12th Jul 2010, 08:54


I wish more people had common sense like you and could see the poor judgment in putting inexperienced drivers in huge lumbering vehicles. Education and improved driving skill are so much more important than the size vehicle you are in. I have avoided countless accidents in better handling quicker stopping cars. I would have been crashing had I been in an SUV in most of them!

Yes, there is always a chance of a Hummer barreling through a light into you while you are stopped, but there is also a chance of them running you over on the sidewalk while you are walking. Driving is always a risk, and you can get seriously injured or killed even if the accident is between two similar sized cars. To drive a huge gas guzzler just in case, while sacrificing the ability to avoid more accidents instead of possibly causing them, doesn't make much sense to me, especially when you are talking about a young inexperienced driver. People need to get educated on just how dangerous and hard to control SUV's really are. They would never put their child in one if they really knew the facts about them!

12th Jul 2010, 18:52

I am glad that no one was biased when I was a young driver. At age 18 I got a school bus license driving school children, which enabled me to squeeze my college classes in after my morning run and afternoon. A perfect job, and I never had one problem. I was tested, got my license and joined the masses on the highways in an above average size vehicle.

My buddy drove a delivery truck for the local newspaper. I drove a 69 SS 396 Camaro 4 speed and my buddy had a 66 GTO he picked up for only $600 well before the whole Barrett Jackson craze today.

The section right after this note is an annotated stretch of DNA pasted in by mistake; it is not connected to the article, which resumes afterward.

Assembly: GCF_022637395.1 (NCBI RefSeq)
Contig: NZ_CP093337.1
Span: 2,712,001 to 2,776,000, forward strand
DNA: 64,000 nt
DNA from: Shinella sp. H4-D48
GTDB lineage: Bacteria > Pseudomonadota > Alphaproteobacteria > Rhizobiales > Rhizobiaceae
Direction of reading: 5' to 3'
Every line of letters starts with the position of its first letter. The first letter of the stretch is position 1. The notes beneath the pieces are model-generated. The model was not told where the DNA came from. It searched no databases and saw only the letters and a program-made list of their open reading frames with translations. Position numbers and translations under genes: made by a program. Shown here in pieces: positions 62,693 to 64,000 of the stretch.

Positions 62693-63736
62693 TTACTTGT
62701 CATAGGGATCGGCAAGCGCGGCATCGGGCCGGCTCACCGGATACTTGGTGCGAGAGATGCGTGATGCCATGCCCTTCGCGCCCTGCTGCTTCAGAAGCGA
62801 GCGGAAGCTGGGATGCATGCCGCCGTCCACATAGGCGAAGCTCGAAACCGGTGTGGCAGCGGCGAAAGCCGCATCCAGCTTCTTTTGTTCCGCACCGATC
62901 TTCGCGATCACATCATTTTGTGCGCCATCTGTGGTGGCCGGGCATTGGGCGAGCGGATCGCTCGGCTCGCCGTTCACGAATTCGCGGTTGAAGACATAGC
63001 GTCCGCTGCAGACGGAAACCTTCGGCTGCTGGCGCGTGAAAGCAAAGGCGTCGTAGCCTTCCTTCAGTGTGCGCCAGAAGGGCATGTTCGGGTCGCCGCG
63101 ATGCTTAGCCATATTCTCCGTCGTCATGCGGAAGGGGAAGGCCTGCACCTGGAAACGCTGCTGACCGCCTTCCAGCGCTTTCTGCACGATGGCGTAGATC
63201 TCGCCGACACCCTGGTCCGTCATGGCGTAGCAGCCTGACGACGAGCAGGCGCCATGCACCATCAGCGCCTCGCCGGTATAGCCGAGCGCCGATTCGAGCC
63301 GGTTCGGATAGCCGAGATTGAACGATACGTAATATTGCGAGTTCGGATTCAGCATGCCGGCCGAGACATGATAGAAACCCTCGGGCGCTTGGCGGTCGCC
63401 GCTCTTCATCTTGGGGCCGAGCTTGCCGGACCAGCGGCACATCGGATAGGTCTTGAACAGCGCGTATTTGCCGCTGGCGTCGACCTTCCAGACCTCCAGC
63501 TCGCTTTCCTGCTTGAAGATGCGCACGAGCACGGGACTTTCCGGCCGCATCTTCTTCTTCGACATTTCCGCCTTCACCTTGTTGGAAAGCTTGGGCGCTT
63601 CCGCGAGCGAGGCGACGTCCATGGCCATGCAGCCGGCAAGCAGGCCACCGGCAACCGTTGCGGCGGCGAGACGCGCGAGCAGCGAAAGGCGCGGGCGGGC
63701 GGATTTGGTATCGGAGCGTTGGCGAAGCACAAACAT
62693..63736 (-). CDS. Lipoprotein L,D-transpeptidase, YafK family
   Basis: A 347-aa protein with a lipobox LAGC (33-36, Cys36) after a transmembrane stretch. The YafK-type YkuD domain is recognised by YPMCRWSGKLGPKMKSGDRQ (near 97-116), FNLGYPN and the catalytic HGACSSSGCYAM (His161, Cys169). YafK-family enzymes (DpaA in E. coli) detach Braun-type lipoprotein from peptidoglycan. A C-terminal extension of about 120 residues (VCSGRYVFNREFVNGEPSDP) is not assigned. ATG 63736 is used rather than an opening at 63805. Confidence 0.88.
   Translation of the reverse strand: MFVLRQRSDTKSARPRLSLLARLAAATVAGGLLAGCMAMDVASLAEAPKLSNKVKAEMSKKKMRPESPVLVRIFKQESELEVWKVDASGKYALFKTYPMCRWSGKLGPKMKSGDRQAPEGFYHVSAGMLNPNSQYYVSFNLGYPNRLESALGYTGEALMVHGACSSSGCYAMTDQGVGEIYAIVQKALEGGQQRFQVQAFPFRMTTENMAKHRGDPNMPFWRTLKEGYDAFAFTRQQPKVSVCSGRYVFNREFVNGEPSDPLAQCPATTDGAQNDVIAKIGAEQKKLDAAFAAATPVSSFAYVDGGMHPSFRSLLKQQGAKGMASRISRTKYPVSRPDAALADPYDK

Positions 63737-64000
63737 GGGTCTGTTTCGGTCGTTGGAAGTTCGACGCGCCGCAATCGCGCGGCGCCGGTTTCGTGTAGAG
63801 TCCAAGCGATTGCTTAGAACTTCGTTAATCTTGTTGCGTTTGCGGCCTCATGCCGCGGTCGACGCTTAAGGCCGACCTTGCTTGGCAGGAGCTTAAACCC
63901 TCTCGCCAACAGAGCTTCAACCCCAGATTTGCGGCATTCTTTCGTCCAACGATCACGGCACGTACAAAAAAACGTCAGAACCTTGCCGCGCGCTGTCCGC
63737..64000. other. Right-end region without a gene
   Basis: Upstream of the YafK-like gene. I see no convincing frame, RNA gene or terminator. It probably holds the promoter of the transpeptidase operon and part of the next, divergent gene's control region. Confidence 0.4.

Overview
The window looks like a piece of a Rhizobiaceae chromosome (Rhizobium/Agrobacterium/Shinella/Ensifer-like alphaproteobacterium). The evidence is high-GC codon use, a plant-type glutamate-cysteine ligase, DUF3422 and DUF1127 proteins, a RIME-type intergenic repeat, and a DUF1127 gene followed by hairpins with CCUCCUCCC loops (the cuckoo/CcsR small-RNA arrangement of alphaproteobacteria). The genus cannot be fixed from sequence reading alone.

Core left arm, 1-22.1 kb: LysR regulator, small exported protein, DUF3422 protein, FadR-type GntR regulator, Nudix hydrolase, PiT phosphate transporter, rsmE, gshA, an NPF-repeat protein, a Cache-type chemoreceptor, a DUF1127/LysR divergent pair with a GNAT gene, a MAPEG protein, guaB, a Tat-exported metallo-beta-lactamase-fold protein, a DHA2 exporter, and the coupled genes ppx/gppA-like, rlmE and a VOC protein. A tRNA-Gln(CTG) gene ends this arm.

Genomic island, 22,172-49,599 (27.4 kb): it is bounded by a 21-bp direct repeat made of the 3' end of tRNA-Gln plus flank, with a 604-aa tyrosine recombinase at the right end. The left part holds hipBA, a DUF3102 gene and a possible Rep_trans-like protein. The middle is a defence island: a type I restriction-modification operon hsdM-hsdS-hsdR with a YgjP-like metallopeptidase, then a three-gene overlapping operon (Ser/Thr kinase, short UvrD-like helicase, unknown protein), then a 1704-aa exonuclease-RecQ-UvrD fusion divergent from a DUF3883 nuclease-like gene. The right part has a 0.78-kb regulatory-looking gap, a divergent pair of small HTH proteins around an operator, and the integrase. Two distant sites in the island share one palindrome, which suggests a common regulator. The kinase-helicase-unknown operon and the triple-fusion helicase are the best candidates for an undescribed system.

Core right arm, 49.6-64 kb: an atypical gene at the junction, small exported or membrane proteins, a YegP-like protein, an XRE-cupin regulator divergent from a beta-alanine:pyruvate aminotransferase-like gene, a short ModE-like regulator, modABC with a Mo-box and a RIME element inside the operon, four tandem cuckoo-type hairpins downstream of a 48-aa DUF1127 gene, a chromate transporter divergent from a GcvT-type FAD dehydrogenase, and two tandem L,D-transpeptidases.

I drive the 3 miles to work today in a much smaller vehicle - a Trailblazer. Last winter in the Northeast it was the worst winter I can remember. I am thankful I did not have a 100 mile commute - in fact I would have quit if necessary.

The AWD is a really safe feature on the Trailblazer. The 4WD came in handy. The other plus, even with only the 3 mile commute, was co workers who bought foolish cars and could not make it to work. I have a few people that live by my neighborhood working at the same company. One owns a Solstice and it was totally unused. It's a plow at best, and guess who got called for a ride. I could ride a bike, or even walk to the front of the development, catch a bus and get nearly to work as well. But I do not want to.

It amazes me people think they make a lot more money driving 100 miles to work. Cars are the second most expensive purchase one makes after their home. Repairs are high with hourly rates and parts. I drove long distance for a good while and it is a pain. The real excuse I found was as tired as you are after commuting both ways, to plan or seek out an interview is the last thing you want to do. I was tired all the time, but finally found a closer job.

I love my new car; it's really a new car with hardly any miles on it. My family and I are home when it's still daylight and I leave in the morning 15 minutes before. I do not live in the inner city; it's suburbs and there are many companies and schools in the suburbs. All it takes is to not make excuses and 2-3 hour commutes that you do not get paid for, the car repairs you pay for, the depreciation and stress and less quality of life with family. I also feel less exposed in long commuter traffic in my SUV being minutes from work now. Every day driving hours you could be more likely to be hit.